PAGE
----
Jesus the New Israel

Jesus Tempted in the Wilderness, James Tissot, Brooklyn Museum

As part of my message this past weekend on Daniel 12, “Faith at the End of All Things,” I shared a list of parallels about how Jesus is not only Savior and Forgiver, but also takes all the history of Israel into Himself and becomes the new Israel as the Messiah. A number of people asked if I would share that list, and so I’m doing that here.

A Messiah will come and bring hope and life for humanity. He will be like the Son of Man figure in Daniel 7, worthy of worship and like God. But he will also take all the history of Israel into himself and bring its fulfillment through His life death and resurrection. And so:

  • Jesus’ humble birth at the edges of civilization parallels Israel’s humble beginnings as a nomadic tribe of Abraham.
  • Jesus’ baptism parallels Israel’s crossing of the Red Sea after the Exodus
  • Jesus’ testing in the desert for 40 days parallels Israel’s wandering in the wilderness for 40 years
  • Jesus’ teaching and miracles as God’s tabernacle in flesh parallels the building of the tabernacle and temple where heaven touched earth in God’s presence
  • Jesus’ death on the Cross parallels the destruction of Jerusalem and the Temple, and the overrunning of God’s people
  • Jesus’ burial in the tomb parallels the exile of God’s people from the Promised Land
  • Jesus’ resurrection in the tomb parallels the double exodus of liberation from slavery in Egypt and liberation from exile in Babylon
  • And Jesus ascension to the Father’s right hand parallels the future resurrection that awaits humanity at the end of our lives and the cataclysmic end of human history at Christ’s return

This is why, with Peter, we can celebrate Jesus as not only our Forgiver and Savior, but the resurrected bringer of hope with God for humanity.

“Praise be to the God and Father of our Lord Jesus Christ! In his great mercy he has given us new birth into a living hope through the resurrection of Jesus Christ from the dead” (1 Peter 1:3).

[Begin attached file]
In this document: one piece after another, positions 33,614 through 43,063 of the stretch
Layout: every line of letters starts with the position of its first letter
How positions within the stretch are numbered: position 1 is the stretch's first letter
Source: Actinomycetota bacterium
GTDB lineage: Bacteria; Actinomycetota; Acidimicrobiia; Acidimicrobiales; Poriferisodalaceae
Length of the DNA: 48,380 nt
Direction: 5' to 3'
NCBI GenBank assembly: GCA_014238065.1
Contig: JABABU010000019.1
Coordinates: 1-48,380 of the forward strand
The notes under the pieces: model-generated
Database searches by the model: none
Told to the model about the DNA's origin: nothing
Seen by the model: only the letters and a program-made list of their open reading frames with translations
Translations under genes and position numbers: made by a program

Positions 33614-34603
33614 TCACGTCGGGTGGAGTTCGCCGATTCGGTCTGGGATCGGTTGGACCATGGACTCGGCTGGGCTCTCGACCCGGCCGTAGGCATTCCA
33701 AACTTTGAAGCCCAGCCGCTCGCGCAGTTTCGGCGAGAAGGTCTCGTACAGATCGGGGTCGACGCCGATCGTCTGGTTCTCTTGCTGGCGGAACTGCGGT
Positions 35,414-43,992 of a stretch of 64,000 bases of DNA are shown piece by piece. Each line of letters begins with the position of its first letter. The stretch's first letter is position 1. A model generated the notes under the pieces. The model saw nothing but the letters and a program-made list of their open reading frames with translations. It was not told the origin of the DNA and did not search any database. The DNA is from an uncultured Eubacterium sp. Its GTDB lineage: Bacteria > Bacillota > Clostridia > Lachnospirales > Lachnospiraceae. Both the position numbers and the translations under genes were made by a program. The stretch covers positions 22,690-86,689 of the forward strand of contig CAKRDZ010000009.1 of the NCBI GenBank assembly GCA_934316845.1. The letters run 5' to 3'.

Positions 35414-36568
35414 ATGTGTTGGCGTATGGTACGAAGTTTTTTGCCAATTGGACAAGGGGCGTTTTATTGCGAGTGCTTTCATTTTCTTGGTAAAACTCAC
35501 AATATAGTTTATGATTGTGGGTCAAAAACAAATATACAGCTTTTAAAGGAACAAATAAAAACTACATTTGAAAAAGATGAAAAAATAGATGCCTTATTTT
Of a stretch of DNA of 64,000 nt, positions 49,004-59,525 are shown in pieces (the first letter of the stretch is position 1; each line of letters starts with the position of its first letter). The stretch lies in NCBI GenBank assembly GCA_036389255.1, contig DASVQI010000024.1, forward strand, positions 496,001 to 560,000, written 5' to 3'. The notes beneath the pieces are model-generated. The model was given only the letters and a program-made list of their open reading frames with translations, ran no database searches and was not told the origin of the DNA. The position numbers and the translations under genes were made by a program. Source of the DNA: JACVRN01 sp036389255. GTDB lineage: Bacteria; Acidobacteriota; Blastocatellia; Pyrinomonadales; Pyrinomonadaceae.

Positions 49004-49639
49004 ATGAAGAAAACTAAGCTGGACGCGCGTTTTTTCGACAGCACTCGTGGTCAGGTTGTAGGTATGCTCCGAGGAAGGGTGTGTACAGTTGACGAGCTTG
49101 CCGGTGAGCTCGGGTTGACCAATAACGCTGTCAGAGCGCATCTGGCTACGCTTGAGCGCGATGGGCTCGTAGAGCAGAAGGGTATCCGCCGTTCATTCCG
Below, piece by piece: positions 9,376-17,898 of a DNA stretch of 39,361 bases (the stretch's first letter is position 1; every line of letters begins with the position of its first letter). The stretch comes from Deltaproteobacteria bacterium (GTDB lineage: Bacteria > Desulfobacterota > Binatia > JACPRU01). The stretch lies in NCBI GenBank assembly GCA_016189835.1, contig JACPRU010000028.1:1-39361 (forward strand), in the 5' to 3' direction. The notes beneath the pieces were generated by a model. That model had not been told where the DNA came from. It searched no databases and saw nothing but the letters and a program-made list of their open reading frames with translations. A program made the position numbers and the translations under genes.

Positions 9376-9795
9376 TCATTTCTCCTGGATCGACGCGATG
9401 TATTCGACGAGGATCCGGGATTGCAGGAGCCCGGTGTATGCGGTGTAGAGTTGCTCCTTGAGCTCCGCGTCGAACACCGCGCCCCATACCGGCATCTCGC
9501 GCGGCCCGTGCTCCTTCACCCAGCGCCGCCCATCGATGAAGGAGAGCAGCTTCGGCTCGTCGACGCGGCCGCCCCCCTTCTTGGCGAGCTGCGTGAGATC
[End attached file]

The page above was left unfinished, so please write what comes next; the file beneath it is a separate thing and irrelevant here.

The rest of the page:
Finding God: Jesus

Jesus-Christmas[This is the final devotional I wrote for Eastbrook Church‘s Advent 2018 devotional. Find the daily journey through Advent here.]

“While they were there, the time came for the baby to be born, and she gave birth to her firstborn, a son. She wrapped him in cloths and placed him in a manger, because there was no guest room available for them.” (Luke 2:6-7)

The distance between expectations and reality is often one of the greatest strains on us as people. When our expected hopes never arrive we can easily descend into frustration or disillusionment. “What happens to a dream deferred?”, Langston Hughes asks in his famous poem, “Harlem,” about unrealized equality. The final lines summarize one aspect of that angst-filled reality: “Maybe it just sags / like a heavy load. / Or does it explode?” Endless anticipation that is never realized tumbles from the high peaks of hope into the chasms of hopelessness.

Yet when our anticipated hopes do arrive it is like the flash of glorious sunlight across the mountain peaks. It is like drinking a glass of clear, cool water on a hot, humid day. In the depths of our being we rise up into that realized hope and say: “Yes! Finally! This is what I have been waiting for!”

The birth of Jesus is not only the culmination of our Advent journey, but also the realization of all our greatest longings as human beings. In the words of the old hymn, “O Little Town of Bethlehem”: “the hopes and fears of all the years are met in thee tonight.” Jesus arrives, bringing the peace of God Isaiah prophesied, the hope of God that Elizabeth tasted, the joy of God John the Baptist preached about, and the love of God that Mary felt deep within her.

Jesus, “the image of the invisible God” (Colossians 1:15), “who was with God in the beginning” (John 1:2), is now nestled in the warm flesh and solid bone of humanity at His birth in Bethlehem. God has done it! Our dreams are no longer deferred but met in Him here and now. God has drawn near and the wonder of this moment invites us into awe-filled wonder and worship again. So, let us do that today. Let us join our voices with the women and men of God throughout all the ages to speak praise from the depths of our soul to Jesus, our infant king:

O come, let us adore Him!
O come, let us adore Him!
O come, let us adore Him,
Christ the Lord!

Reflect:

  • How has your life with God been different from what you thought it to be?
  • What has been the greatest part of knowing you are loved by God, loved by Him so much that He sent His very own son to die in your place?

A Prayer for Christmas Day (from the Revised Common Lectionary):